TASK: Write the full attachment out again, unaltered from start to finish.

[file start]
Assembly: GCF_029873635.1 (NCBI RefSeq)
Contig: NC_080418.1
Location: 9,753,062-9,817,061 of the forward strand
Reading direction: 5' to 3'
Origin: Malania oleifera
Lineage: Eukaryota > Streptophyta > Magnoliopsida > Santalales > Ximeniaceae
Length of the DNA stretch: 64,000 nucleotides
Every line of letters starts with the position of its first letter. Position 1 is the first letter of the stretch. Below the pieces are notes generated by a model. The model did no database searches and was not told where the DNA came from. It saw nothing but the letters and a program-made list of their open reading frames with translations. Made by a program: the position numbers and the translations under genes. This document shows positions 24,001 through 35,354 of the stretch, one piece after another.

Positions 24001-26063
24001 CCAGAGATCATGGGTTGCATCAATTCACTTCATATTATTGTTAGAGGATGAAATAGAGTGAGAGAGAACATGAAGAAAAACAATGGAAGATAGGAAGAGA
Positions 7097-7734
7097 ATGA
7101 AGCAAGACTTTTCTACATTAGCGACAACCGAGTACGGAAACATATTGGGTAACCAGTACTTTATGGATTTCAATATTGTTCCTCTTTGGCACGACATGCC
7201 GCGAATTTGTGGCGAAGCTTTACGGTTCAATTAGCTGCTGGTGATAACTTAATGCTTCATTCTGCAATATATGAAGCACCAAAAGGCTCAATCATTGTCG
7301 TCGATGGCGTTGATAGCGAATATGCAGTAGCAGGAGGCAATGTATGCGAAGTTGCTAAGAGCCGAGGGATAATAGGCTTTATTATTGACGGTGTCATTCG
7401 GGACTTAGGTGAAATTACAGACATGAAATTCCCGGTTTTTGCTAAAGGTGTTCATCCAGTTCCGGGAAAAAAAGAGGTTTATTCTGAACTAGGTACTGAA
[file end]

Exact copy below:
Assembly: GCF_029873635.1 (NCBI RefSeq)
Contig: NC_080418.1
Location: 9,753,062-9,817,061 of the forward strand
Reading direction: 5' to 3'
Origin: Malania oleifera
Lineage: Eukaryota > Streptophyta > Magnoliopsida > Santalales > Ximeniaceae
Length of the DNA stretch: 64,000 nucleotides
Every line of letters starts with the position of its first letter. Position 1 is the first letter of the stretch. Below the pieces are notes generated by a model. The model did no database searches and was not told where the DNA came from. It saw nothing but the letters and a program-made list of their open reading frames with translations. Made by a program: the position numbers and the translations under genes. This document shows positions 24,001 through 35,354 of the stretch, one piece after another.

Positions 24001-26063
24001 CCAGAGATCATGGGTTGCATCAATTCACTTCATATTATTGTTAGAGGATGAAATAGAGTGAGAGAGAACATGAAGAAAAACAATGGAAGATAGGAAGAGA
Positions 7097-7734
7097 ATGA
7101 AGCAAGACTTTTCTACATTAGCGACAACCGAGTACGGAAACATATTGGGTAACCAGTACTTTATGGATTTCAATATTGTTCCTCTTTGGCACGACATGCC
7201 GCGAATTTGTGGCGAAGCTTTACGGTTCAATTAGCTGCTGGTGATAACTTAATGCTTCATTCTGCAATATATGAAGCACCAAAAGGCTCAATCATTGTCG
7301 TCGATGGCGTTGATAGCGAATATGCAGTAGCAGGAGGCAATGTATGCGAAGTTGCTAAGAGCCGAGGGATAATAGGCTTTATTATTGACGGTGTCATTCG
7401 GGACTTAGGTGAAATTACAGACATGAAATTCCCGGTTTTTGCTAAAGGTGTTCATCCAGTTCCGGGAAAAAAAGAGGTTTATTCTGAACTAGGTACTGAA